Wednesday, October 27, 2010

A Safe and Fun Halloween

Halloween is a favorite for many kids, but our children with special needs might not automatically see the fun in it. Some common problems and behavioral solutions for helping you child with special needs participate in and hopefully learn to love Halloween:
  1. You got the cutest costume, but your child won’t wear it! Desensitize you little one to the costume. You may have to start small by rewarding them for just touching it or even being in the same room as the costume. That’s okay! Work up in baby steps to putting just part of the costume on for just a few seconds and finally increasing the time that your child can tolerate wearing the entire costume. Taking small, manageable steps and rewarding small successes is the key!
  2. Don’t risk it! If your child already seems to be apprehensive about Halloween, avoid any situations that might scare them such as scary games, movies, or haunted houses. Keep Halloween fun and reinforcing until your child becomes comfortable with it, then later you may be able to introduce them to ghosts and goblins. Even if you feel they’re ready, you may want to test their reactions to these things at another time of year so that if they don’t like it, they don’t associate it with this fun time of year.
  3. Trick-or-treat! Rehearse with your child what they should say and do (and not do!) when trick-or-treating. It may even be a good idea to do a trial run the day before with a few familiar neighbors and give them some favorite candies beforehand to give to your child during the practice session. This way you know your child is getting rewarded and you also get an idea of how much they can handle on the big day.
  4. Tip #1 isn’t working out or you don’t have enough time? Try getting creative and making a costume out of your child’s existing clothes. You can get felt from a craft store and make ears, tails and more to attach to an existing outfit, allowing your child to be comfortable, but still participate in the fun!
Use this card as a cute and creative way to help your child join in the Halloween festivities even if he can’t yell, “Trick or treat!” (Download PDF)

Tuesday, October 12, 2010

Extra Help for Parents & Caregivers

EmSeeQ Emergency Locator — The first and only cellular-based locator system helps recover wandering and lost loved ones. This unique system provides peace of mind to parents and caregivers. Unable to find their way home or function well independently, impaired individuals— including children with autism—are at grave risk due to exposure to the elements or hazards they may encounter while wandering. The wristwatch-style device uses cellular telephone technology to securely locate the wearer in the event of a wandering emergency. The device is effective and reliable nationwide—anywhere cell service is available—and integrates directly with the E-9-1-1 emergency response system.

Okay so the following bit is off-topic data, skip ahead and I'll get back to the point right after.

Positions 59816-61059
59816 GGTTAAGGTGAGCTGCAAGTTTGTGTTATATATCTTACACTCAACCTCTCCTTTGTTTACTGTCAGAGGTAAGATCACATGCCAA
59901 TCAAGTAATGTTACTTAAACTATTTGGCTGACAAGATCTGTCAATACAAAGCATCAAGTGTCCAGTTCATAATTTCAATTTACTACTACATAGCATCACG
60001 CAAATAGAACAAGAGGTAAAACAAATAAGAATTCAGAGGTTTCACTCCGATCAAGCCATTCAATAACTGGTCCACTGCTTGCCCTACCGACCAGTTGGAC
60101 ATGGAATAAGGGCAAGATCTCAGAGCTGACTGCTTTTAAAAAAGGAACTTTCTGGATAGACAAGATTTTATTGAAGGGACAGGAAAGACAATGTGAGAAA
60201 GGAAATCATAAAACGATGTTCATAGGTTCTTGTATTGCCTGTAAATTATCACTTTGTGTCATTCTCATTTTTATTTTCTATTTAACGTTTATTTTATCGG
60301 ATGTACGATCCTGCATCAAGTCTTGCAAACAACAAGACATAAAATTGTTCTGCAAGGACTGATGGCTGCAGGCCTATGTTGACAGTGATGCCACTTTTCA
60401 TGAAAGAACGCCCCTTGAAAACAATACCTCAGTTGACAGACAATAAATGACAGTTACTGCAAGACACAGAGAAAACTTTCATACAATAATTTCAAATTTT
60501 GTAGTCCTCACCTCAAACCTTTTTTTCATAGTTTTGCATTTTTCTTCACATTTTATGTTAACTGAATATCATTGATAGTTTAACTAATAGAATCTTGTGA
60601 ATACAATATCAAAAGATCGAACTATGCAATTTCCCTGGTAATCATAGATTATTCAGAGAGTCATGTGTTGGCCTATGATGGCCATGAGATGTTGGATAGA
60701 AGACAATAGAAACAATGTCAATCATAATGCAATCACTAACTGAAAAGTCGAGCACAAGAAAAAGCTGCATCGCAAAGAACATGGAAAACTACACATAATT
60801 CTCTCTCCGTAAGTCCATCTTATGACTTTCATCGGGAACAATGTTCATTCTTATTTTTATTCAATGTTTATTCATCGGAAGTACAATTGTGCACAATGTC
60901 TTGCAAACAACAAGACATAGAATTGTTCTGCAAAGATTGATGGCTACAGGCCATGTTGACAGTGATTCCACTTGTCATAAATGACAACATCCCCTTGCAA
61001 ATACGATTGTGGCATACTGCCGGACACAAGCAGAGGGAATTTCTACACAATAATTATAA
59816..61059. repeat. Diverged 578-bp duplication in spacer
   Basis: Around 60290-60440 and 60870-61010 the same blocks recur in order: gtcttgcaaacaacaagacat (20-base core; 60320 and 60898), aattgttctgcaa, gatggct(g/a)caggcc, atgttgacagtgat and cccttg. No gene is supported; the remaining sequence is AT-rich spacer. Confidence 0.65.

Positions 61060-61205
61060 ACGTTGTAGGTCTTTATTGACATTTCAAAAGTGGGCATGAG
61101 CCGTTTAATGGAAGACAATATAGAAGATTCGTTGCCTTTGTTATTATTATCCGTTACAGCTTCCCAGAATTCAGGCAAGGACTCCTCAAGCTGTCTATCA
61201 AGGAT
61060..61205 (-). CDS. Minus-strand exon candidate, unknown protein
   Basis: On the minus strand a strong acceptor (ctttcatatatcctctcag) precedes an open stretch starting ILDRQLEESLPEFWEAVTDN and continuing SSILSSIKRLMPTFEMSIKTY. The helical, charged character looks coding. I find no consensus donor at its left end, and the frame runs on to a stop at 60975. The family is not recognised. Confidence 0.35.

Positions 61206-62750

When an EmSeeQ wearer wanders off, the caregiver calls 9-1-1 after a thorough search of all the usual places. The caregiver receives a case number from emergency officials and calls the EmFinder’s toll-free hotline to report the missing person. EmFinders remotely activates the missing individual’s EmSeeQ device and the activated device calls 9-1-1. The EmSeeQ device is activated only after a caregiver has reported the missing person to the police, and the Emfinders Emergency Operations Center can provide emergency responders with valuable health-related information that may aid in the successful rescue of the EmSeeQ wearer.

The device is also very affordable, costing less than a typical cell phone, with a service plan that runs about $25 per month. Two bracelet models are available: a watch-style band with a buckle, and a secure clasp-style band that requires two hands for removal to ensure that it cannot be removed by the impaired individual. To find out more:

Wednesday, October 6, 2010

Tips for Planning Travel

Fall is in the air. Perhaps you're planning a trip to visit family for the holidays or a weekend road trip to watch the leaves turn colors. Family vacations and road trips can be more stressful than fun for families of children with autism. Elaine Hall, author of Now I See the Moon and creator of “The Miracle Project,” a theatre and film arts program for children with special needs that focuses on celebrating and honoring their unique and often unrecognized talents, offers tips for making your family vacation a positive experience for all: